From Joseph Ward
Boston 20 June 1776
I have the pleasure to inform you that another Scotch Transport with a Company of Highland Grenadiers on board was brought into this Port by the Privateers on the eighteenth Instant. Each Transport brings a quantity of provisions and camp equipage for the Troops. We have now about four hundred and fifty Highlanders prisoners; they are going into the Country Towns agreeable to the Order of Congress.
The Lieut. Colonel, I mentioned in my last,1 is commander of one of the Battalions in Genl Frazers Regiment. His name is Campbell, he is a member of Parliament, a man of family, and fortune, and what is much more than either, appears to be a Soldier and a Gentleman.
General Ward has been so very much indisposed for some time past as to be confined to his chamber, and there is no prospect of his being better until he has relaxation from business. His illness makes my duty extremely difficult and fatiguing, much more so than can easily be conceived, as I am obliged to perform the duty without the authority belonging to the Department, and thereby go over the ground twice, and under great disadvantages in many cases. The business of this Department increases by reason of the Continental Shipping, and the many Fortresses building &c. The General has wrote pressingly to General Washington to be relieved, but has received nothing from him of late upon the Subject.2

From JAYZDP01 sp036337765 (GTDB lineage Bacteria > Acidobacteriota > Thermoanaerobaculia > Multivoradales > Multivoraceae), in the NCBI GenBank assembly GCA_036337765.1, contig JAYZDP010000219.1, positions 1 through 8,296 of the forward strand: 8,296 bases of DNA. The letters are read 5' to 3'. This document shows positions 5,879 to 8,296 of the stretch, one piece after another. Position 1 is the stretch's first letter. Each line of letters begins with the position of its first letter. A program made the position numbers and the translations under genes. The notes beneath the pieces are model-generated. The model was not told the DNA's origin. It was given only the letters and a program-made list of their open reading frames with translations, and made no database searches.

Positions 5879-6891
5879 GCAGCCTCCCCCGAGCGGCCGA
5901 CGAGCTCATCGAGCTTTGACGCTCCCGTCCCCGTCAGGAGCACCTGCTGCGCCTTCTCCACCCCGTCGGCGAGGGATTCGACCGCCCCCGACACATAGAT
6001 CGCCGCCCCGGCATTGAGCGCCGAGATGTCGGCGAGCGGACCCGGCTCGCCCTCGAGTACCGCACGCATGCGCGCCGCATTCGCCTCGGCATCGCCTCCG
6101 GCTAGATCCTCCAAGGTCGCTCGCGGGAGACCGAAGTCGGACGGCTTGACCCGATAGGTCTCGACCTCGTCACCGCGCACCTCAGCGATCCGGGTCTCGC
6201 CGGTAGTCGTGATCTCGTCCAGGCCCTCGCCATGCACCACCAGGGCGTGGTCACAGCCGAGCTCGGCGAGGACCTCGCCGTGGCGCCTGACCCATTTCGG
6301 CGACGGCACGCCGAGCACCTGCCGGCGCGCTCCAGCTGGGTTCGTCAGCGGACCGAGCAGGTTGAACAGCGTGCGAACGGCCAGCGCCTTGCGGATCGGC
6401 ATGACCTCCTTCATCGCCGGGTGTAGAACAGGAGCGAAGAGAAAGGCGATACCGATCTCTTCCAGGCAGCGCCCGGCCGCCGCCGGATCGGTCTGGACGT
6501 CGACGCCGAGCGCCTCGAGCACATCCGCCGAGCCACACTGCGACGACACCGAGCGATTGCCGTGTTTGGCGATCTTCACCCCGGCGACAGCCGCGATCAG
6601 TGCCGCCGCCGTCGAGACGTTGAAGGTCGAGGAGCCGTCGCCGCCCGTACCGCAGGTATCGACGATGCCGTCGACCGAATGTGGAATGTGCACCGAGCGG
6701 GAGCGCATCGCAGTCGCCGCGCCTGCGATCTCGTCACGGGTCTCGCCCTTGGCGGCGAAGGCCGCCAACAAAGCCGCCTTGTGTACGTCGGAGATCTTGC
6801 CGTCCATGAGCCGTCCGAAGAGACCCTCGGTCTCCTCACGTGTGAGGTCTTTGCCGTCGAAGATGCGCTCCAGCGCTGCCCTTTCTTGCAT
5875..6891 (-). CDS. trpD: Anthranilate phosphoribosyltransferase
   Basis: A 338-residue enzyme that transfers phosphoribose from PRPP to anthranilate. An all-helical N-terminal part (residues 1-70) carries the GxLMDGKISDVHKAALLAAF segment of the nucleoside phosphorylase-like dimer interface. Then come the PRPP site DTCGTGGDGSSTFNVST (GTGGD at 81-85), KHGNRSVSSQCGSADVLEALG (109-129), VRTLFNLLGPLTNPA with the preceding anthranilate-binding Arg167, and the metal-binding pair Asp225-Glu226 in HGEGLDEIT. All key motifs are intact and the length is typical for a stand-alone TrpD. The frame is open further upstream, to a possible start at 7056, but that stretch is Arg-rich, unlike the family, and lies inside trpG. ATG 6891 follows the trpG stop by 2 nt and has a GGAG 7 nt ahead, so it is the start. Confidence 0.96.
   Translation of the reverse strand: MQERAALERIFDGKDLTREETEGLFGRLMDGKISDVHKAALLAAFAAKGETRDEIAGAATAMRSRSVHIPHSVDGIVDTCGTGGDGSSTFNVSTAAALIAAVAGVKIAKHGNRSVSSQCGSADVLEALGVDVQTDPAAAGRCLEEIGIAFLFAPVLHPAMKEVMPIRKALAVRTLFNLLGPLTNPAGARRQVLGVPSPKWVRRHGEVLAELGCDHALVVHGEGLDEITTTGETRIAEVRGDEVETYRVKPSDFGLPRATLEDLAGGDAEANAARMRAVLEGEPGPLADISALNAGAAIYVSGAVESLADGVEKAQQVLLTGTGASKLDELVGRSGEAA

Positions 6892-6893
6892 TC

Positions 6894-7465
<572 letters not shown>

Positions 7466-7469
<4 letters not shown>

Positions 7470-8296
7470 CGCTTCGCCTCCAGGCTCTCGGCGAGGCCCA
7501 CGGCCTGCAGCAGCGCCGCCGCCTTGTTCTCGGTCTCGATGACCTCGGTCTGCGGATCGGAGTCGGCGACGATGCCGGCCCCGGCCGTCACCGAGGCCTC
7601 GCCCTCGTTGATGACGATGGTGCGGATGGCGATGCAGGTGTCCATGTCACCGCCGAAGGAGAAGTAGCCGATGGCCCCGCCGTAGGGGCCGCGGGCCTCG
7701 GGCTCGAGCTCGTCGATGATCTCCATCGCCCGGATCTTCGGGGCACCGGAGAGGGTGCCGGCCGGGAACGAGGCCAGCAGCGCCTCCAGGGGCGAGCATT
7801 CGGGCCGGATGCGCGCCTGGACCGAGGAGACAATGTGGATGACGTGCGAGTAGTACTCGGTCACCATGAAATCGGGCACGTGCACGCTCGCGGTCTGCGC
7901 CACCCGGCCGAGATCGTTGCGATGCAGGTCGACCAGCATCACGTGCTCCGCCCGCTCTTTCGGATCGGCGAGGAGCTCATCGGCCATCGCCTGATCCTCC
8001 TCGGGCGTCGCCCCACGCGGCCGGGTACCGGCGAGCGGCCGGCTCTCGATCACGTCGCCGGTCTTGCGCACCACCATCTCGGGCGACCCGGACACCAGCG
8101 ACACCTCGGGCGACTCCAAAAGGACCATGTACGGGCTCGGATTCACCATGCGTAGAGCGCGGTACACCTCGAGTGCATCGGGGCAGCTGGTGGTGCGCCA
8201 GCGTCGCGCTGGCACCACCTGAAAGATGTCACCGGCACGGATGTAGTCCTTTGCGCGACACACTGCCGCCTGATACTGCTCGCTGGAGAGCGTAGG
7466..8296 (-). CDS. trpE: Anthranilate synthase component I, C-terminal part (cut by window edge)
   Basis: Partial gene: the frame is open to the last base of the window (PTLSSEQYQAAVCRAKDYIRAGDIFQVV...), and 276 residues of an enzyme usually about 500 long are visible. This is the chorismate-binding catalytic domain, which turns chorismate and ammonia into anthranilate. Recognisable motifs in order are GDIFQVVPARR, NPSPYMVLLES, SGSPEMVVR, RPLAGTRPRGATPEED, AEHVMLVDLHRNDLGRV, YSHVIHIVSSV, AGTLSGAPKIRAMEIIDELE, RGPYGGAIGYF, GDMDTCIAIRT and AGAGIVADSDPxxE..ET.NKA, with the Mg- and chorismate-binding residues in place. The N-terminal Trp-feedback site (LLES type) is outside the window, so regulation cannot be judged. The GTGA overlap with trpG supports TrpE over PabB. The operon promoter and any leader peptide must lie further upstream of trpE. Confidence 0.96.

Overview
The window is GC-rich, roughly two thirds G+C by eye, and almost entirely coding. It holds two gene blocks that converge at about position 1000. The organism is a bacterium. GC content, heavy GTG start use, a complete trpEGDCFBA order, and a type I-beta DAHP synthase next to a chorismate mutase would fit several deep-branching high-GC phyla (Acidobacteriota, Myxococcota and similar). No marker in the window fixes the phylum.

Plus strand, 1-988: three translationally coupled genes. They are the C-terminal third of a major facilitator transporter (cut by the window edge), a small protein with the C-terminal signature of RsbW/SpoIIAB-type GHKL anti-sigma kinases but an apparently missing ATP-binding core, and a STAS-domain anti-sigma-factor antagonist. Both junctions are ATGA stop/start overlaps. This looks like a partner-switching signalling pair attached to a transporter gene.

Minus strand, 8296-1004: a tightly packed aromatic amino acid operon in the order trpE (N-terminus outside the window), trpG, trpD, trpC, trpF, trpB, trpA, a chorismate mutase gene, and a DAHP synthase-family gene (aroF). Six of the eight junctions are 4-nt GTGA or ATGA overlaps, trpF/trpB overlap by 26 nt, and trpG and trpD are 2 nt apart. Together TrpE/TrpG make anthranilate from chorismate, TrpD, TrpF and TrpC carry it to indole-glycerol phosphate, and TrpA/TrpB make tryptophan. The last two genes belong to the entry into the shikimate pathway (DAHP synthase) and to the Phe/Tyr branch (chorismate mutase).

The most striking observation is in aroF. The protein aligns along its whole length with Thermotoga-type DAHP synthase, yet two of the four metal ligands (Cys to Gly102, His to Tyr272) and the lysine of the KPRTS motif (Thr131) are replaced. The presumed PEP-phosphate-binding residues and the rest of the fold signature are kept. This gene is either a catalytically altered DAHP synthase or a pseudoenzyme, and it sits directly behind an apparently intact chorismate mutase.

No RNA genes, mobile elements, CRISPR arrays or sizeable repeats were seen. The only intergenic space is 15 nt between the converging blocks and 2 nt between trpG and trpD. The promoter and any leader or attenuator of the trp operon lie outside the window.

Being in great haste I can add no more particulars, the post is just setting off. Yours &c.
Col. Campbell is confident that Commissioners are coming to America to compromise matters, and says that was the opinion when he left Britain; but for myself, I believe [. . .] thrown out by the Tyrants in order to amuse us while they may gain some advantage. I trust the Congress is too wise to be caught with any of their baits; however, such idle reports are improved by timid toryfied geniuses and have a bad tendency, if they are not contradicted by some good authority.
I have been waiting with earnest expectation to see the grand Declaration of Independence of the United Colonies. May I not expect it soon?
RC (Adams Papers). Small piece missing where seal was cut out.
2. Ward initially offered his resignation on 22 March, and the congress accepted it on 23 April, but he was not relieved until many months later. As recently as 16 June, Washington had offered to relieve him with Gen. John Whitcomb when his appointment had been certified (Washington, Writings, ed. Fitzpatrick description begins The Writings of George Washington from the Original Manuscript Sources, 1745–1799, ed. John C. Fitzpatrick, Washington, 1931–1944; 39 vols. description ends , 4:427, note 63; 5:145; JCC description begins Worthington C. Ford and others, eds., Journals of the Continental Congress, 1774–1789, Washington, 1904–1937; 34 vols. description ends , 4:300; see also Benjamin Hichborn to JA, 20 May, note 3, above).